An upward revision in inflation forecasts obscures the next policy step

At the 3rd Inflation Report meeting of the year, the CBRT increased its year-end inflation expectations from 7.4% to 8.9%. In the forecast revision of the Central Bank, the main basis is rising oil and food prices, but it also indicates that inflation will remain above the policy rate in the current conditions. Inflation expectations for 2021 have been updated from 5.4% to 6.2%. Food inflation expectation was revised from 9.5% to 10.5% compared to the previous estimate for 2020. The Central Bank has also increased its average oil price forecast from 32.6 USD to 41.6 USD after the price developments since the previous reporting period.

At the 3rd Inflation Report meeting of the year, the CBRT increased its year-end inflation expectations from 7.4% to 8.9%. In the forecast revision of the Central Bank, the main basis is rising oil and food prices, but it also indicates that inflation will remain above the policy rate in the current conditions. Inflation expectations for 2021 have been updated from 5.4% to 6.2%. Food inflation expectation was revised from 9.5% to 10.5% compared to the previous estimate for 2020. The Central Bank has also increased its average oil price forecast from 32.6 USD to 41.6 USD after the price developments since the previous reporting period.

 

The Central Bank revised its inflation expectations upwards as expected after high inflation and deviation from forecasts in the 2Q20 period. On the other hand, we can say that the year-end inflation expectation, which is 8.9%, remains optimistic compared to the market expectations that have increased to double digits (CBRT Expectations Survey: 10.2%, Tera Investment: 10%). After the pandemic, supply-driven pressures on inflation appear to be longer, but the demand-driven situation is not expected to extend over the long term. However, even if the demand factor is temporary, the depreciation that started to come to the fore again in TRY is able to increase inflationary pressure in terms of costs. Credit expansion also finds its place in the inflation equation due to its demand effect and was one of the factors affecting inflation to rise 12.6% in June. In inflation, even if one of the factors that have an upward effect is eliminated, it appears to be replaced by another inflationary factor.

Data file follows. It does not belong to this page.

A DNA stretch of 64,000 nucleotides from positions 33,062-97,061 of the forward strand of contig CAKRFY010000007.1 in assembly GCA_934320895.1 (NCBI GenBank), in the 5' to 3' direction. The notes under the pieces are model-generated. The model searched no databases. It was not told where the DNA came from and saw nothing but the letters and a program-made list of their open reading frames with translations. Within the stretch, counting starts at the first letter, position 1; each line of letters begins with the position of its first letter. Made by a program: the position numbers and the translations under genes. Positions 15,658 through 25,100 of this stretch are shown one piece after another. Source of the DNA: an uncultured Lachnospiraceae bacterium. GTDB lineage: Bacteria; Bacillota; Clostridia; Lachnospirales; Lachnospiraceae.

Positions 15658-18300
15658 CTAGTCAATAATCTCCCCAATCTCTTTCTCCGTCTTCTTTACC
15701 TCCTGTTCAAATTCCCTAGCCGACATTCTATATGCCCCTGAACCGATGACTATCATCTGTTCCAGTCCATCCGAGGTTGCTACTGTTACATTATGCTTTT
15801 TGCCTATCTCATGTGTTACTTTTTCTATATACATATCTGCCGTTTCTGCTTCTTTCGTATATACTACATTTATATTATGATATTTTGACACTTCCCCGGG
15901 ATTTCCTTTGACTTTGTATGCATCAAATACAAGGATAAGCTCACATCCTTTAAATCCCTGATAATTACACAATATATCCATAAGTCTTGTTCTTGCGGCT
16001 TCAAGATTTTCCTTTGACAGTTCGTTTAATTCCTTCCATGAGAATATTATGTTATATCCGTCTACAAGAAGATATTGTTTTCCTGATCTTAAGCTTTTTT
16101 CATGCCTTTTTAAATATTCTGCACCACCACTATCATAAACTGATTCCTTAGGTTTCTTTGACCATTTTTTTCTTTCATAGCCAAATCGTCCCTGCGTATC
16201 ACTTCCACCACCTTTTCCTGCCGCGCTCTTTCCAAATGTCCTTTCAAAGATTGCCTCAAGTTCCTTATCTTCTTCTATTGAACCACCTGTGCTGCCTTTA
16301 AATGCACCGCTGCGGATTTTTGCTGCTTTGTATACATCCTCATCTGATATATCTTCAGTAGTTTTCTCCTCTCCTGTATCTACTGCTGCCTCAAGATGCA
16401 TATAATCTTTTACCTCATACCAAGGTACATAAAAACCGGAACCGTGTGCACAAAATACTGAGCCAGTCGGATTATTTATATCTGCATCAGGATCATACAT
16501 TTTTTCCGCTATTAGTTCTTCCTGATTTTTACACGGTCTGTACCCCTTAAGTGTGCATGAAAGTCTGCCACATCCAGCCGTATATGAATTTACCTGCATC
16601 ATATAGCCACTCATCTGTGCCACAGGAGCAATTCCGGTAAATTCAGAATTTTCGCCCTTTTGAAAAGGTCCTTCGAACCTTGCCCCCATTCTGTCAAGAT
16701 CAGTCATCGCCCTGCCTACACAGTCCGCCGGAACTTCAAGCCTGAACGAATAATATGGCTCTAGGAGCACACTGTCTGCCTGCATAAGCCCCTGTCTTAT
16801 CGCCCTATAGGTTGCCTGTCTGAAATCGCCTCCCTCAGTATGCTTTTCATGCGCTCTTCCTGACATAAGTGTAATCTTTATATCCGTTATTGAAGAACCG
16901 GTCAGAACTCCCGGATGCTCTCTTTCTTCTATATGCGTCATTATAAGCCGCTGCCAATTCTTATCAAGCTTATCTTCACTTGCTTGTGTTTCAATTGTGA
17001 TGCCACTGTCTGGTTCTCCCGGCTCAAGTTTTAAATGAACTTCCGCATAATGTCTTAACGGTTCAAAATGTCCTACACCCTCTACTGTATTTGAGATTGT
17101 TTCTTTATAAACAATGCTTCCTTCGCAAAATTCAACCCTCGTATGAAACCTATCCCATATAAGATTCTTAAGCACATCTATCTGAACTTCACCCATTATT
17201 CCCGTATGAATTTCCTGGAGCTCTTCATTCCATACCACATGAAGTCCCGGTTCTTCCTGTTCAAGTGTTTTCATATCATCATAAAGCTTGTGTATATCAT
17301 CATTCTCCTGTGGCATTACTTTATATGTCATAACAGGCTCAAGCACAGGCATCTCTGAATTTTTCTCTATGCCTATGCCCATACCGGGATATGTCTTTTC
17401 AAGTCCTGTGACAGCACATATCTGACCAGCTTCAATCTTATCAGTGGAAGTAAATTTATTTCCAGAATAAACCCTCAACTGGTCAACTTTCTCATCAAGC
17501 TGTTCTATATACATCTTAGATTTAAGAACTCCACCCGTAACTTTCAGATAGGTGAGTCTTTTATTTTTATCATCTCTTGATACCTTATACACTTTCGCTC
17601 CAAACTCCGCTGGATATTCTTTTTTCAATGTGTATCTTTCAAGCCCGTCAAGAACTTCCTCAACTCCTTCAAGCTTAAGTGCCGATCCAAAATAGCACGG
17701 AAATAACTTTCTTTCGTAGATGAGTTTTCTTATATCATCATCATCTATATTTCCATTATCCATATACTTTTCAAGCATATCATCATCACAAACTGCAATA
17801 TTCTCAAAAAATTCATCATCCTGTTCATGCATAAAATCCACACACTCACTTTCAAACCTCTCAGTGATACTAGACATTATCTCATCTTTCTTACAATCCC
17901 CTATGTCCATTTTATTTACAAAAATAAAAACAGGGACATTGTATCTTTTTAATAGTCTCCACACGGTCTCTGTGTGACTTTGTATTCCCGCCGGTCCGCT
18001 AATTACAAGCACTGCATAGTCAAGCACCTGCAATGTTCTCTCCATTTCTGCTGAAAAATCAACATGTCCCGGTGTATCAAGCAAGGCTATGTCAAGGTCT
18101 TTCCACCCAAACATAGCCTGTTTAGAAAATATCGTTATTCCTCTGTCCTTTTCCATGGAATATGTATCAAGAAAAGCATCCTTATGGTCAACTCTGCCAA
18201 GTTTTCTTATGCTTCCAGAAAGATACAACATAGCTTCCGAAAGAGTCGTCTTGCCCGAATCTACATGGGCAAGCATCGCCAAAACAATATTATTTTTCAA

The first question that comes to mind after the revision of the inflation expectation is: If inflation is assumed to be above the current policy rate, will the Central Bank increase the interest rate in the next step? In theory, the next policy step should be in the form of an interest rate hike. Negative real interest rate is a factor of sensitivity in terms of triggering inflation and fragility of capital movements, and the upcoming period may show us that the depreciation of TRY might continue. Mr. Uysal was referring to “reasonable real interest” in his previous speeches, but pointed to expected inflation. It is obvious that the expected inflation direction does not give the desired result at this stage. The important thing is whether the Central Bank will continue to lead the same in this regard. The expectation for 2020 is above the policy rate with 8.9%, but the expectation for 2021 is below the policy rate with 6.2%, although it is revised upwards. If we consider the midpoint of this as a 12-month expectation, the Central Bank will continue to strive to keep the interest at the lowest level it can hold. But how long?

 

In 2020, the Central Bank may seek to normalize the effects of monetary easing by using lateral policy instruments. After that? The picture is uncertain; Within the framework of credit expansion, TRY depreciation and the stickiness effect in inflation, we think that the risks regarding current estimations are also upward. Somewhere in the 2021 monetary policy, the Central Bank may need to consider increasing interest rates.


Hibya Haber Ajansı